Higher Education

2023 FEFPA Recap






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Each year, educational facility planners, architects, engineers, construction managers, and school administrators convene for a week at the Florida Educational Facilities Planners’ Association (FEFPA) conference to gain insights into the latest educational trends, exchange experiences with peers, learn more about new products and services, and acquire practical knowledge to enhance their work in planning, designing, and managing educational facilities in Florida.

The trends in educational facility design reflect the evolving nature of education and the changing needs of students in the 21st century. With increasing environmental consciousness, sustainable design practices have taken center stage in educational building design. Schools and universities are making climate strategies a priority by incorporating energy-efficient systems, utilizing natural light, and implementing renewable energy sources. Such initiatives reduce the institution's environmental footprint and teach students about sustainability and conservation.

At the 2023 FEFPA Conference in Boca Raton, approximately 200 professionals gathered to hear RLF design professionals Steve Langston and Jacob Anderson, along with Ben Fauser of the University of Central Florida and John Weaver of CPPI, present “Designing an Educational Industrial Building for Sustainability and Resiliency: Supporting a Goal of Campus Climate Neutrality.” The presentation focused on the RLF-designed UCF District Energy Plant IV, the university’s fourth energy plant and only industrial building on the 10 million-square-foot campus to achieve LEED Gold certification, a significant milestone in the campus goal of climate neutrality by 2050.

The American College & University Presidents’ Climate Commitment (ACUPCC) defines climate neutrality as having no net greenhouse gas emissions – or gases that cause the greenhouse effect – by minimizing these emissions as much as possible and using carbon offsets, or other measures, to mitigate the remaining emissions. They propose a five-step process incorporating energy conservation, energy efficiency, fuel switching, renewable energy sources, and carbon mitigation.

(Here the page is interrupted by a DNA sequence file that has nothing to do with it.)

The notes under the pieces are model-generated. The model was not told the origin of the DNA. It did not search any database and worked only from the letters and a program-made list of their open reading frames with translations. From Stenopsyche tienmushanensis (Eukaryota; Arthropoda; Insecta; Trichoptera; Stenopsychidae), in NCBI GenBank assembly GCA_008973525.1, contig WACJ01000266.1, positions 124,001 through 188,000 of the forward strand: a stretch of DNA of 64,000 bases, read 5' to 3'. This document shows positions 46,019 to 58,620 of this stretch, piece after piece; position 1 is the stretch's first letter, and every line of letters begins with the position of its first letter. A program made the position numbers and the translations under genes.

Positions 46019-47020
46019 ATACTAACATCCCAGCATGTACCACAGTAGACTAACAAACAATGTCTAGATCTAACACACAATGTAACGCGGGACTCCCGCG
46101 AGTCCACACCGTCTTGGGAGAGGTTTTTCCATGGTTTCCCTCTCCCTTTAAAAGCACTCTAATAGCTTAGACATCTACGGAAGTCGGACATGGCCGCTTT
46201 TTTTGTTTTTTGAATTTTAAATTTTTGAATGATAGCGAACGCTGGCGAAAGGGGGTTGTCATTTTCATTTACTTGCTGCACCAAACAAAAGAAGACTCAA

Yielding a $121,000 annual savings, the 9,830-square-foot freestanding district energy plant at UCF connects to the campus chilled water loop, providing air conditioning processes to 157 buildings on campus and increasing cooling system capacity to 17,000 tons of mechanical refrigeration. The plant produces 4,180 tons of total chilled water generation capacity with a total plant efficiency of < ~0.70kw/ton, the highest efficiency plant on campus. The facility is also the first on campus to include heat recovery water chillers providing heating, air conditioning, and ventilation processes to the Research I laboratory building at a significant energy cost savings and with less environmental impact. With future growth in mind, the plant’s design allows for two 2000-ton chillers and a 160-ton heat recovery chiller allowing the university to expand up to 1.2 million square feet.

The project achieved 63 sustainable points on the LEED system addressing sustainable sites, water efficiency, energy and atmosphere, and materials and resources. Most notable was the energy use reduction of 34% below the ASHRAE 90.1-2008 baseline through high-efficiency lighting, improved building envelope, and variable frequency drives on fan coil units. These strategies exceed the 30% goal reduction in energy consumption established by the owner.
The facility design integrates the engineering infrastructure and the surrounding aesthetics. Emphasis is placed on the exterior elevation design ensuring the building is architecturally compatible with its surroundings. The plant’s enclosure features “peek a boo” viewing holes that provide visual interest and teaching opportunities for UCF’s College of Engineering. Students can interact with color-coded pipes and control system dashboards based on real-time surveillance.

UCF continues to make strides in reaching its goal. In 2020, the university converted its two cooling towers to reclaimed water reducing potable water consumption by 85,000 gallons annually. As the university continues to grow, the management of environmental resources will become increasingly more important. The DEP IV and further improvements to the campus chilled water system are vital to this long-term effort.